1-02-2010 @ 11:34AM
Maybe I am just too casual - but if my RL/GM had this attitude I'd just have a giggle and call 'Lag'. Comparing Raiding to any kind of sport makes me LOLMAX.
1-02-2010 @ 12:00PM
*sigh* and this is why i dont raid anymore.Hardcores... Go out side and get a life, sample some other games if you are too scared/addicted to wow to do it.
1-02-2010 @ 12:30PM
Sorry, I'm with Sleutel.Let's try the real-life context again: if friends and family appear in the crowd while you're playing a ball game, do you a) abandon your position on the field to greet them, or b) realize they'll understand that you're occupied and greet them when you can be substituted or the inning or game is over?This has nothing to do with hardcore or casual, M+B, and shame on you for name-calling to justify letting 9 or 24 people down. My guild is full of players in their 30s and 40s with spouses, children, and valued extended family. When there's company, they communicate that they can't make the event. If you're not raiding anymore, then things have been put in their proper place.
1-02-2010 @ 6:15PM
It has nothing to do with WoW being "just a game" or raiding being serious business or not...it's about the fact that you're playing with other people, and making people sit around waiting when you don't have to is rude. The context in which you're doing this doesn't really matter.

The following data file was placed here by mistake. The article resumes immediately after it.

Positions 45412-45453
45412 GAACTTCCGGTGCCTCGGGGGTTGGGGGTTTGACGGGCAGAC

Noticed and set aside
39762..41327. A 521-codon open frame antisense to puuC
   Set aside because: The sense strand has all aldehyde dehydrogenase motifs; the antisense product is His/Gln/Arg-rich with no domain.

1-02-2010 @ 7:32PM
I'm with Sleutel on this one. Successful raiding depends on 10 or 25 people paying attention to their computer for 10-15 minute increments.Think of it this way: Are you all right with wiping because the tank suddenly has to go help his wife carry in groceries and leaves in the middle of the fight? On the next fight, are you going to be ok if the healer starts talking to her husband and doesn't get a heal off in time, causing a wipe? If you are completely content with wiping over and over because every single person in the raid puts RL first, then go find 9 or 24 other like minded people and go raid with them.However, if your guild has the expectation that you will be paying attention for the next 10 minutes of your life, then you have two choices. You can either not raid, which I suspect would be doing your guild a considerable favor; or you can explain to your family that in order to be considerate to other people you need to be able to pay attention to the game for short periods of time but would be happy to pay attention to them once that period of time is up.It's fine to say that you don't put WoW first EVER, as long as you don't expect anyone else to put WoW first when it benefits you.